I already have a Controller (or Bookkeeper) and a Tax Accountant. How can a CFO help my company?
Great question! All three are skilled in working with numbers and are experts in their chosen fields.However, a top notch CFO is a true, strategic business partner. The CFO works closely with the President/CEO/Owner to help lead the company’s future strategic direction. “Future” and “strategic” are the key differentiating words.
Both Controllers and Tax accountants are focused on what has already happened, or the past. With the Controller, the focus in a given monthly cycle is typically closing the books for the month that has just occurred. For the Tax Accountant, especially at tax time, the focus is on calculating tax implications for the prior year. Both roles focus on history, not on the strategic direction of the company, which is precisely what a CFO does as your strategic business partner.
Is a Lack of Financial Leadership Setting Your Company Up for Failure ?By Ken Wentworth (as published on ColumbusCEO.com)
According to Harvard Business Review, 85-90% of companies that drop into a free fall will never pull out of it. Among the fortunate minority that do, about half will need to fundamentally redefine at least part of their core business in order to save themselves.Those are certainly sobering statistics to consider for any business owner. The question is, how do you swerve around a free fall situation? Oftentimes, a rapid decline can hit your business suddenly, without warning, and from an angle you never previously suspected.
The NY Times stated that 7 of the top 10 reasons small businesses fail are due to a lack of financial leadership. Those shortfalls include:
- Unprofitable business model
- Poor financial management
- Lack of adequate cash reserves
- Operational mediocrity
- Wasteful/inefficient spending
- Undisciplined expansion
- Dysfunctional management
Unprofitable business model
Do you know the fully loaded cost of each of your products/services? If not, how do you know you're pricing each profitably? You could actually be losing money for each widget you produce! Meanwhile, you are feverishly selling those unprofitable products, thereby hastening your company’s demise.
Poor financial management
If you are making decisions based on less-than- accurate or, worse yet, no numbers, you are essentially flying blind. Wait, your accounting firm that does your taxes will do that for you, right? Think again.They are focused on filing your taxes and that’s it! That naïve, head-in- the-sand thinking spells doom. This is precisely the job of a Chief Financial Officer (CFO). Do you have the experience and expertise to fill that role? Do you have the time to fill that role in addition to the myriad of other hats you already wear?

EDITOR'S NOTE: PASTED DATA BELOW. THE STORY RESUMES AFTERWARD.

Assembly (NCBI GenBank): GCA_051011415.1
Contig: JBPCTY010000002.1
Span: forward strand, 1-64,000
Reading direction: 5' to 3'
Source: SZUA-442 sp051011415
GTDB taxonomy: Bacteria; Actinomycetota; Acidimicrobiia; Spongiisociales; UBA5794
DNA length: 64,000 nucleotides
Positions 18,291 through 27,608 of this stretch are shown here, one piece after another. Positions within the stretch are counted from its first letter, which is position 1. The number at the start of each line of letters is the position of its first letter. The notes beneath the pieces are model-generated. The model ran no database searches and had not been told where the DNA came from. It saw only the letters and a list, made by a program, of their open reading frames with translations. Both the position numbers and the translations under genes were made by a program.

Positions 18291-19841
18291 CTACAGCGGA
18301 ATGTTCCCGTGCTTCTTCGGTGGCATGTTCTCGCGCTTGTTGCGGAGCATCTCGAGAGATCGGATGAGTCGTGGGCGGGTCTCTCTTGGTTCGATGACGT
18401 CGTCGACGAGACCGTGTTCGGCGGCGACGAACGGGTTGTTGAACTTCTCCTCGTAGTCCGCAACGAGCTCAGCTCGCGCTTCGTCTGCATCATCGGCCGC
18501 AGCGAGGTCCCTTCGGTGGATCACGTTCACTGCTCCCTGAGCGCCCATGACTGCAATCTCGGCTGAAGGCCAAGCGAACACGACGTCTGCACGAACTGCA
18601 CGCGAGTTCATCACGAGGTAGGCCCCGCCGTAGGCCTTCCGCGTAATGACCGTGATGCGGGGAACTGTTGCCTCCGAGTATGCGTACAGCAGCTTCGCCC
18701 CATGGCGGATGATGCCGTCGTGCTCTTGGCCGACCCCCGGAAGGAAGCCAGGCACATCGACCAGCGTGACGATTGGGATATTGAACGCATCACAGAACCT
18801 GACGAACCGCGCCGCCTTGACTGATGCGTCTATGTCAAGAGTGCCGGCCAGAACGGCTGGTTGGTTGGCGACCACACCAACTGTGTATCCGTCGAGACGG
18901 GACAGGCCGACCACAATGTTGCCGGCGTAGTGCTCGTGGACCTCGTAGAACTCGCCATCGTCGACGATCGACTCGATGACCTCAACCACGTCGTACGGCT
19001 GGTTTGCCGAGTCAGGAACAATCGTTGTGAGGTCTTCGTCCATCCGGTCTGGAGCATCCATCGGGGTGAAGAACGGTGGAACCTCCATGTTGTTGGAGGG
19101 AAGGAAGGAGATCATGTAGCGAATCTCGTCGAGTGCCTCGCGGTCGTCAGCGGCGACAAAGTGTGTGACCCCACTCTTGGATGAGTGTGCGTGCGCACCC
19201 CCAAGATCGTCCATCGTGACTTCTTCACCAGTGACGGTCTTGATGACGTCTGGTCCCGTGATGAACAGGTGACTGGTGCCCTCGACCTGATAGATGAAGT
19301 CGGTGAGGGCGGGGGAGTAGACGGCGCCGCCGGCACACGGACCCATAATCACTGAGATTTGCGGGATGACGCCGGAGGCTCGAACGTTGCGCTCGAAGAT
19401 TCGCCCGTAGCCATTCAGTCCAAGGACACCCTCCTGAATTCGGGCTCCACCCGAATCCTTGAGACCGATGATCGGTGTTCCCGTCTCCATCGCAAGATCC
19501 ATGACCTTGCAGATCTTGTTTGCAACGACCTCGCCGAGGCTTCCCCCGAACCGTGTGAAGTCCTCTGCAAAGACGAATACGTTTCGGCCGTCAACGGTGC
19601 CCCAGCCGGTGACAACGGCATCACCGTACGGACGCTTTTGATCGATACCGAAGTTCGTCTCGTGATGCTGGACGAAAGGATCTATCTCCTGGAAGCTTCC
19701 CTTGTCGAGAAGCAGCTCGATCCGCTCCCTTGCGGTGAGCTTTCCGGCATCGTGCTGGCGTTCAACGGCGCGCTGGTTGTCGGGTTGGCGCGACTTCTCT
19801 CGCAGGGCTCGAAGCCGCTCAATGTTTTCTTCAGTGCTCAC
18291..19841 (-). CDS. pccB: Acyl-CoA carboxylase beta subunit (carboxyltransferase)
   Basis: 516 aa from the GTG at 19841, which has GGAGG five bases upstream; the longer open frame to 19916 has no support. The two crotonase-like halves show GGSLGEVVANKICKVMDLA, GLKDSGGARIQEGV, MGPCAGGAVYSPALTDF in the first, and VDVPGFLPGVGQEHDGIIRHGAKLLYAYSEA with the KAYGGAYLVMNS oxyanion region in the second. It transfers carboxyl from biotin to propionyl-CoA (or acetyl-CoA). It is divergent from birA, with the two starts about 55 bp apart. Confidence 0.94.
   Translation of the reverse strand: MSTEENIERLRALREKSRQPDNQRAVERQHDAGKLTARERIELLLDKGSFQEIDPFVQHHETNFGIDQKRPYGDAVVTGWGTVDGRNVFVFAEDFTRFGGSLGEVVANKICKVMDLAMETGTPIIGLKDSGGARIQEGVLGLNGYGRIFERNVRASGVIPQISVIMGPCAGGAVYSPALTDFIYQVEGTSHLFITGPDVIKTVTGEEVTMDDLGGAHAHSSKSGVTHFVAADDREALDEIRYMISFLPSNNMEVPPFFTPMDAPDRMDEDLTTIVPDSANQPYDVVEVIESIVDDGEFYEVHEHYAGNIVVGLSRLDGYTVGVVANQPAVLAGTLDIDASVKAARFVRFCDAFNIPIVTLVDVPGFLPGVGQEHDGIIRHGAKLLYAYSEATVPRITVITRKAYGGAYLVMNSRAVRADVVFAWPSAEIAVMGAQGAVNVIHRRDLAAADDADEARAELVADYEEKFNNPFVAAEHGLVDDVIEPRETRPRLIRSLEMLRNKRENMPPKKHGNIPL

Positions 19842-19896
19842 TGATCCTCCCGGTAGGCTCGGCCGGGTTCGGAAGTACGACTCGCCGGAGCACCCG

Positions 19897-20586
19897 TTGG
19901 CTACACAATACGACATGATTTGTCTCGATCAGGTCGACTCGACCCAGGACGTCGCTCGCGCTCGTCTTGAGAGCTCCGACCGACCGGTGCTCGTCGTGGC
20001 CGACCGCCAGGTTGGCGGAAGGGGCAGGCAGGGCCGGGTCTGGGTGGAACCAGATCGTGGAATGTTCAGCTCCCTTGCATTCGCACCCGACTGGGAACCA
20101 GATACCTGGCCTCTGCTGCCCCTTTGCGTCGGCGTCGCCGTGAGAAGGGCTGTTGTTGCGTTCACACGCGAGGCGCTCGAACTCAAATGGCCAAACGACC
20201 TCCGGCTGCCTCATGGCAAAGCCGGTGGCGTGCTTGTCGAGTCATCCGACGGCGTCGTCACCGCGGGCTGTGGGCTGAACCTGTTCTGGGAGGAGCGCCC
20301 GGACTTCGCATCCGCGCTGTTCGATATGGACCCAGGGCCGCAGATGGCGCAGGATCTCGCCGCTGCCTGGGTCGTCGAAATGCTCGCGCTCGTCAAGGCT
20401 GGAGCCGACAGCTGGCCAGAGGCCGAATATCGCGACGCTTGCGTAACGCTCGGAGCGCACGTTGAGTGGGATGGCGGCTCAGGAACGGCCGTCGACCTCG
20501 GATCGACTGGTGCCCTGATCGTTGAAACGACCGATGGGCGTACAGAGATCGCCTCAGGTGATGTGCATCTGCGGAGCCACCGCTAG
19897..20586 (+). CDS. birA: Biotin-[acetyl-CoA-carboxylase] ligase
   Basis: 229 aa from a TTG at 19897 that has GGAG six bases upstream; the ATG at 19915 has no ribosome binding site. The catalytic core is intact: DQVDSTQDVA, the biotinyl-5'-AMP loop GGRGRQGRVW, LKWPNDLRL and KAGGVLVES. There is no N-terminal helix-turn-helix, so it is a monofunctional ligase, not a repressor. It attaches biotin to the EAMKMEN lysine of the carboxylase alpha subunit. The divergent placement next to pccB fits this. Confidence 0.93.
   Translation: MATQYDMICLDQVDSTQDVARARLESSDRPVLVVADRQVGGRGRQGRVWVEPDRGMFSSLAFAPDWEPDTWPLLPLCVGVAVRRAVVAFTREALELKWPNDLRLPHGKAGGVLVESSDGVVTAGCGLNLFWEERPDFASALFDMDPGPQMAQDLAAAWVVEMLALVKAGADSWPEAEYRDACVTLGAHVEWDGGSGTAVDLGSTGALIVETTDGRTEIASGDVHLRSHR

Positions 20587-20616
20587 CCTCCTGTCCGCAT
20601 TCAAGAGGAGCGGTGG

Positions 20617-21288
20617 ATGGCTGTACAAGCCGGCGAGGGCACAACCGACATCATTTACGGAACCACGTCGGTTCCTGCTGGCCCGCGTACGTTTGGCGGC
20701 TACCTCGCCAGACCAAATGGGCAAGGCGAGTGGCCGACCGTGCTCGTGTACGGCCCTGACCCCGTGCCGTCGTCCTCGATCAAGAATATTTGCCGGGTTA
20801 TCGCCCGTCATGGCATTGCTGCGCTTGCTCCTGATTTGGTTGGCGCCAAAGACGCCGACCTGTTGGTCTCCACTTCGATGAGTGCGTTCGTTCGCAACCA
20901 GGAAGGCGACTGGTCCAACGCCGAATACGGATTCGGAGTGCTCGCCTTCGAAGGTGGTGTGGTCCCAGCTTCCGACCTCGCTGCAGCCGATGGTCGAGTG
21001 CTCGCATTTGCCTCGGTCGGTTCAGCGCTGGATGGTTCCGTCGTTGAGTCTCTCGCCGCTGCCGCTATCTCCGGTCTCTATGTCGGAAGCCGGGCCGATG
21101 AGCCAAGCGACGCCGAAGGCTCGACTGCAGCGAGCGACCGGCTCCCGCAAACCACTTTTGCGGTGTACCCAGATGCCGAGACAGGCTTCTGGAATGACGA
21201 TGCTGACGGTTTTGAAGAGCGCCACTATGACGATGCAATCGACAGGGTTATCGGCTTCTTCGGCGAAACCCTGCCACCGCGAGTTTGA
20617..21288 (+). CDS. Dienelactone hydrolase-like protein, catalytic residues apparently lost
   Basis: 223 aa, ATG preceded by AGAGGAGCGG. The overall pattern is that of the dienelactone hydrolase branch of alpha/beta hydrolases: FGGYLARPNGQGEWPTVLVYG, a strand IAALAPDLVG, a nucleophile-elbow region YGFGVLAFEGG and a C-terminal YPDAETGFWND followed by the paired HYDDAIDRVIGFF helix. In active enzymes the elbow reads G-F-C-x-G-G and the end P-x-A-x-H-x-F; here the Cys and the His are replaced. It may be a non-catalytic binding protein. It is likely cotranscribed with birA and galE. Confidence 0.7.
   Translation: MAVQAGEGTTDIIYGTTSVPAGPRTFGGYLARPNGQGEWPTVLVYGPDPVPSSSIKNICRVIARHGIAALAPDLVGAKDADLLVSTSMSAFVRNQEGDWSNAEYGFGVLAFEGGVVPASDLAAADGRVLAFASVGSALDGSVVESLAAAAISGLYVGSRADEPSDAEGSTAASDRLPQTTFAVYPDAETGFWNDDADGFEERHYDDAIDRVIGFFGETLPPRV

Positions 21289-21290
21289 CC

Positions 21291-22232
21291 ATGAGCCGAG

Lack of adequate cash reserves
Do you know how much cash your business spends and, on the flip side, brings in the door each month? If sales suddenly dropped by 30% and/or a recession hits and customers take longer to pay you, would you still be able pay all of your bills and maintain payroll? If so, for how long? If you do not readily know the answers to these questions, you very well may have a cash flow problem. Or, do you? Without answers, you have no idea when your business could quickly fall into a tailspin. And, let’s face
it - the economy is historically cyclical so, unfortunately, a downturn is inevitable. The question is, will you be prepared and able to weather the storm?
Does your company operate efficiently? Trick question – everyone thinks they do. We know not all businesses operate efficiently, but how do you know if yours does not? When is the last time you reviewed efficiency?
Wasteful / inefficient spending
Are you paying too much for labor (including the ever-growing cost of medical benefits), raw materials, rent or utilities? Do you have any idea what you should be paying for those items? When is the last time you re-negotiated with key suppliers?
How do you know when is the right time to expand? How much should you expand when you do? Keep in mind, “expansion” comes in many forms. It could be as simple as hiring incremental resources or expanding product offerings to being as complex as opening additional locations, building new production lines or acquiring a competitor.
Are you so bogged down in day-to- day details that there just are not enough hours in the day to regularly provide visionary leadership and impactful strategic planning? Do you have anyone on your team that is armed with substantial business experience and is not a “yes man” – i.e. would she/he push back on your ideas/decisions or, even better yet, suggest other possible business ideas?
At this point, you likely realize the importance of having the appropriate level of financial leadership at your company to help avoid a collapse. You might be saying, “O.K. – I get it now – a strong financial business partner would be invaluable with helping me clear these hurdles. Sounds great, but aren’t resources like that quite expensive?”
Unfortunately, yes, they are. A top notch CFO with 20+ years of experience in a mid-cost location, like Ohio, can easily make upwards of $300-400k in total compensation! However, an alternative solution to consider would be to bring on a CFO with the same credentials but hire them on a part-time basis. You still get their expertise and all of their experience but for a fraction of the cost.
Learn More We can partner with you to overcome these and many other barriers to your company’s success. We guarantee it!